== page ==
Scientists from MML’s Biosystems and Biomaterials Division will work with scientists from the U.S. Consumer Product Safety Commission (CPSC) through an interagency agreement to improve the measurement assurance of a non-animal alternative assay focused on assessing the potential skin sensitization risk for chemicals. This assay is currently being evaluated with a three-laboratory comparison through the Interagency Coordinating Committee for the Validation of Alternative Methods (ICCVAM). The work being conducted at NIST will focus on how to use measurement science approaches (cause and effect analysis, robustness testing, and quantifying different sources of variability) to enhance the quality of the assay. This work has already uncovered unexpected sources of variability that were not highlighted in the original protocol (e.g., photodegradation of assay reagents, variable quality of key reagents among suppliers, impact of different cuvettes) and enabled the design of potential in-line process control measurements to ensure confidence in the assay result. Furthermore, the NIST/CPSC team will evaluate the feasibility of using this assay to test more complex compounds such as nanomaterials. This work and the interlaboratory comparison results will be used to statistically determine specification ranges to ensure assay performance.
MML’s Applied Chemicals and Materials Division Begins SBIR Phase II with Innoveering
On September 5, 2017, Elisabeth Mansfield, leader of MML’s Thermophysical Properties of Fluids Group kicked off a Phase II Small Business Innovation Research (SBIR) project with Innoveering LLC to design a high-temperature, low-uncertainty pressure sensor. Innoveering is a small business based in New York that has a history of designing pressure sensors for oil and gas applications. They are applying their knowledge developed for previous applications to the development of a new sensor for NIST. The Thermophysical Properties of Fluids group has an interest in a new pressure sensor to overcome some of the challenges with current pressure sensor size and calibrations. The new pressure sensor is much smaller (1 in x 1 in), has a pressure range up to 7MPa, and is based on MEMS technology. It is expected that this sensor will allow NIST to develop smaller instrumentation for thermophysical property measurements and improve the uncertainties in current instrumentation. The finalized sensor is expected to be delivered at NIST by August 31, 2019. The SBIR program encourages domestic small businesses to engage in federal research/research and development that has the potential for commercialization.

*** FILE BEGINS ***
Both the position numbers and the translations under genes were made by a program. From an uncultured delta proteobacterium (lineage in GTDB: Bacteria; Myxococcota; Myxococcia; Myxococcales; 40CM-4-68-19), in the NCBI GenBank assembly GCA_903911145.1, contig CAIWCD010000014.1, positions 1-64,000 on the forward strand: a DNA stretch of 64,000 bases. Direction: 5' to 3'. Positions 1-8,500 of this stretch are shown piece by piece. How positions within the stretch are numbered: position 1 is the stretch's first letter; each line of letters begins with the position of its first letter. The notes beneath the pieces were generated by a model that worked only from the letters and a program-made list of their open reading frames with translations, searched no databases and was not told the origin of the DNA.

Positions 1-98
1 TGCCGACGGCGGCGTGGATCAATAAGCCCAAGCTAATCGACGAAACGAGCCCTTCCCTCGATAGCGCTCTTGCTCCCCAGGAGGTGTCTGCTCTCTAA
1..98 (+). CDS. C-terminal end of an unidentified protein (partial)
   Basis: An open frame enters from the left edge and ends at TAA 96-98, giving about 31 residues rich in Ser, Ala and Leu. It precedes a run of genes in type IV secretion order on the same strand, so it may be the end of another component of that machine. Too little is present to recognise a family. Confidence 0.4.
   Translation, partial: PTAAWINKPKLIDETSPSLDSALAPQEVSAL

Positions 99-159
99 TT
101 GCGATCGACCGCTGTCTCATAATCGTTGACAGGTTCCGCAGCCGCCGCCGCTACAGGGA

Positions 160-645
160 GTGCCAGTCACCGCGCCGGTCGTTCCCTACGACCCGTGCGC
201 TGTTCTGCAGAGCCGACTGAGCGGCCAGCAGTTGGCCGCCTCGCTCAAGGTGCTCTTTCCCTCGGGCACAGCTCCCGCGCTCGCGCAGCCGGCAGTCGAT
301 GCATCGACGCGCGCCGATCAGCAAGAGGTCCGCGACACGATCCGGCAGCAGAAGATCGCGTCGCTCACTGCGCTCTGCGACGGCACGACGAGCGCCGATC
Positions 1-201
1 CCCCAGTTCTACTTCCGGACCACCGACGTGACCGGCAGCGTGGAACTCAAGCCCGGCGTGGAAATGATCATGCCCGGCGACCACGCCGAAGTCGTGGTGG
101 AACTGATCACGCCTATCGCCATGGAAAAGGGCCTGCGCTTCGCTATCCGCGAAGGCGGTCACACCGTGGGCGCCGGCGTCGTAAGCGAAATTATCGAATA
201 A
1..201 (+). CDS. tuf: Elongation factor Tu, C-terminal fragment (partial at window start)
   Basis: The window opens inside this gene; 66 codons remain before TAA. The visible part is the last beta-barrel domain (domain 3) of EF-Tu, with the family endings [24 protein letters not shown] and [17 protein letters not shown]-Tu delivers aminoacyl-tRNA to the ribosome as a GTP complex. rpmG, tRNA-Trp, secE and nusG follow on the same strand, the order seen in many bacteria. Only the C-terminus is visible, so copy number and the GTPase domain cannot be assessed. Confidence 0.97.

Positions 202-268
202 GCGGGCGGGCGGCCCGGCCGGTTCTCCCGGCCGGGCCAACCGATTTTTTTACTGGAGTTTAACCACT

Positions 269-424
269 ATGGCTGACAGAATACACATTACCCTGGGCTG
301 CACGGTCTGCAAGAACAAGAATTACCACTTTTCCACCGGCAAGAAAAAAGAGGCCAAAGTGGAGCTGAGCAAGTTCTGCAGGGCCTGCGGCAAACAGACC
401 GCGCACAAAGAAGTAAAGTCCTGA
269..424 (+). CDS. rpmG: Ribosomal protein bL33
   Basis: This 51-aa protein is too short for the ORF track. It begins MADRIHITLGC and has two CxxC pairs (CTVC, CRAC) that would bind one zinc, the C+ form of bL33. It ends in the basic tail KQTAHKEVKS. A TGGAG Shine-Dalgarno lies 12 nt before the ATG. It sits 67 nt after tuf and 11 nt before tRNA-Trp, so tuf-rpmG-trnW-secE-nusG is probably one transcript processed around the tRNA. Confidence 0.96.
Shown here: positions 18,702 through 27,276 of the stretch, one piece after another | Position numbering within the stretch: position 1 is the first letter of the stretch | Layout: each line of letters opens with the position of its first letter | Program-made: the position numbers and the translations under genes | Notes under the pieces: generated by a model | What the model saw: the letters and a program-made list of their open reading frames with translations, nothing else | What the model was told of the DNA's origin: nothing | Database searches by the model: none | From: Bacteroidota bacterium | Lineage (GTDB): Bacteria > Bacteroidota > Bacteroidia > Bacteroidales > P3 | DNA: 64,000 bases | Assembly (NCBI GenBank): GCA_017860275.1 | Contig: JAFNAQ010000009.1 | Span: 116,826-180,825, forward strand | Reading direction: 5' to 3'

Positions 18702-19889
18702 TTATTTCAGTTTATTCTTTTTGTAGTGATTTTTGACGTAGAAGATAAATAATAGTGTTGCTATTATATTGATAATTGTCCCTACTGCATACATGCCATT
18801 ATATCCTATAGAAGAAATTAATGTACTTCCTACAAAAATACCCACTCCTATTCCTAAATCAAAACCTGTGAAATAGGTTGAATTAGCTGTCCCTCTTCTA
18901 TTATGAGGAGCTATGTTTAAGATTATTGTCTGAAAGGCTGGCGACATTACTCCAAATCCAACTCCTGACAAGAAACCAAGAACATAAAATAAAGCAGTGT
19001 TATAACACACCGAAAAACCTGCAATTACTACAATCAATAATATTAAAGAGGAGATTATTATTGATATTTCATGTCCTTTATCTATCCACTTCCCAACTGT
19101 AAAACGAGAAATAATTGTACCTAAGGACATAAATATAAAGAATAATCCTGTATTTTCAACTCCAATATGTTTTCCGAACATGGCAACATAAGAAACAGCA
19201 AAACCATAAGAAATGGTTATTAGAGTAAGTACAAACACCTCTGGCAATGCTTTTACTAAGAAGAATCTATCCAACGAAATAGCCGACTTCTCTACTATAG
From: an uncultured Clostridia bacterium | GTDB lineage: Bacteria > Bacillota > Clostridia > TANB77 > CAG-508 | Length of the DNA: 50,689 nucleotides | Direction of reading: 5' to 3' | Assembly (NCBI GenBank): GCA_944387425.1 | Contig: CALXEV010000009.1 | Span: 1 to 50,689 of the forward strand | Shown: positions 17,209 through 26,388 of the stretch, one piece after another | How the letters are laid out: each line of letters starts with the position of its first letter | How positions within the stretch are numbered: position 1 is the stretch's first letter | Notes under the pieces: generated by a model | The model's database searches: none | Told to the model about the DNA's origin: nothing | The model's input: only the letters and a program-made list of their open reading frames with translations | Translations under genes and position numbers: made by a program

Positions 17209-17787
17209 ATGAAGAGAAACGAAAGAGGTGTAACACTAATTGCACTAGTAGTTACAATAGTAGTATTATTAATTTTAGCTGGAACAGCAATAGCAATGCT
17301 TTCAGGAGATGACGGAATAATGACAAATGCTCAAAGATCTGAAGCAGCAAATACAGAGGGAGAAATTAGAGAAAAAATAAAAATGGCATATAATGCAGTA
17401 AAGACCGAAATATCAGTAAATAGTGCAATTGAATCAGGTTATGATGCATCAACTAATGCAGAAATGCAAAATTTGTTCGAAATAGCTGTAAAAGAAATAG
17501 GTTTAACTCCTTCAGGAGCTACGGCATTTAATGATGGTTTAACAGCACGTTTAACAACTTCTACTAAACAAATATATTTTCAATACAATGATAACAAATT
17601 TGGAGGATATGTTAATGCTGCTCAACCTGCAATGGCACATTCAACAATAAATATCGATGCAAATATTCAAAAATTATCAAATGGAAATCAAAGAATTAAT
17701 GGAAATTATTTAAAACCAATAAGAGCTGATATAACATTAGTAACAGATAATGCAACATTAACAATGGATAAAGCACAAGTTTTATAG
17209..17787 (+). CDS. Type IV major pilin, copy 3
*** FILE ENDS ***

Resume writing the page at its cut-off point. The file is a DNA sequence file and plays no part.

MML Leads Microscopy & Microanalysis Symposium on Advances in Scanning Electron Microscopy
Bob Keller, leader of MML’s Nanoscale Reliability Group, teamed with Professors Raynald Gauvin (McGill University) and Shirin Kaboli (University of Nevada-Las Vegas) to organize and run a symposium entitled Advances in Scanning Electron Microscopy: Transmission Modes and Channeling Effects at the Microscopy & Microanalysis Meeting, held in St. Louis, August 7-9, 2017. The Symposium drew many of the world’s experts in both transmission and electron channeling methods, which share numerous common aspects of electron scattering and detection physics. This was the first symposium at the Microscopy & Microanalysis conference that included transmission scanning electron microscope (SEM) methods as a primary focus. The historically uncommon transmission approach has seen rapid research and commercial growth during the past five years, since the NIST development of transmission-EBSD (aka transmission Kikuchi diffraction) was first reported. Transmission-centric topics included imaging methods, electron diffraction methods, and electron energy loss spectrometry in the SEM, for characterization of a wide variety of substances, including metals, semiconductors, ceramics, rocks and minerals, and biological material. Channeling-centric topics included electron channeling contrast imaging and electron channeling pattern methods, used primarily for studies of deformation in metals and semiconductors. The program can be found at http://www. microscopy.org/MandM/2017/program/ Scientific_Program.pdf.